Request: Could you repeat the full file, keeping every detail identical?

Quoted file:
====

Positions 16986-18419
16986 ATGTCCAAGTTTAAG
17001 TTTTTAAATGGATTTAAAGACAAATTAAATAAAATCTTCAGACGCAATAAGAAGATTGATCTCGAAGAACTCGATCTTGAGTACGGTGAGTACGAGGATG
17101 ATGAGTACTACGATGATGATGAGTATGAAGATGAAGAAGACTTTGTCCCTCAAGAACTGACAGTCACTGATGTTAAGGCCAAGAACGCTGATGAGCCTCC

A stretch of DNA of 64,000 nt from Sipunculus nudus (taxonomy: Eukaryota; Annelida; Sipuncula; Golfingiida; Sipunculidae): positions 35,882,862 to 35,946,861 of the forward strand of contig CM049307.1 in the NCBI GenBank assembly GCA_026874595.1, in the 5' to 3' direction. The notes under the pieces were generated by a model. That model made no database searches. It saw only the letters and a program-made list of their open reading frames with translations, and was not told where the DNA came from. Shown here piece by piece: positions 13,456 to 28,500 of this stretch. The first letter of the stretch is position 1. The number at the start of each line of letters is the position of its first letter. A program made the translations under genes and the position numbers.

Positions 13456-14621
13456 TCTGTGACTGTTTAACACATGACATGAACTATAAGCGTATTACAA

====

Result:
Positions 16986-18419
16986 ATGTCCAAGTTTAAG
17001 TTTTTAAATGGATTTAAAGACAAATTAAATAAAATCTTCAGACGCAATAAGAAGATTGATCTCGAAGAACTCGATCTTGAGTACGGTGAGTACGAGGATG
17101 ATGAGTACTACGATGATGATGAGTATGAAGATGAAGAAGACTTTGTCCCTCAAGAACTGACAGTCACTGATGTTAAGGCCAAGAACGCTGATGAGCCTCC

A stretch of DNA of 64,000 nt from Sipunculus nudus (taxonomy: Eukaryota; Annelida; Sipuncula; Golfingiida; Sipunculidae): positions 35,882,862 to 35,946,861 of the forward strand of contig CM049307.1 in the NCBI GenBank assembly GCA_026874595.1, in the 5' to 3' direction. The notes under the pieces were generated by a model. That model made no database searches. It saw only the letters and a program-made list of their open reading frames with translations, and was not told where the DNA came from. Shown here piece by piece: positions 13,456 to 28,500 of this stretch. The first letter of the stretch is position 1. The number at the start of each line of letters is the position of its first letter. A program made the translations under genes and the position numbers.

Positions 13456-14621
13456 TCTGTGACTGTTTAACACATGACATGAACTATAAGCGTATTACAA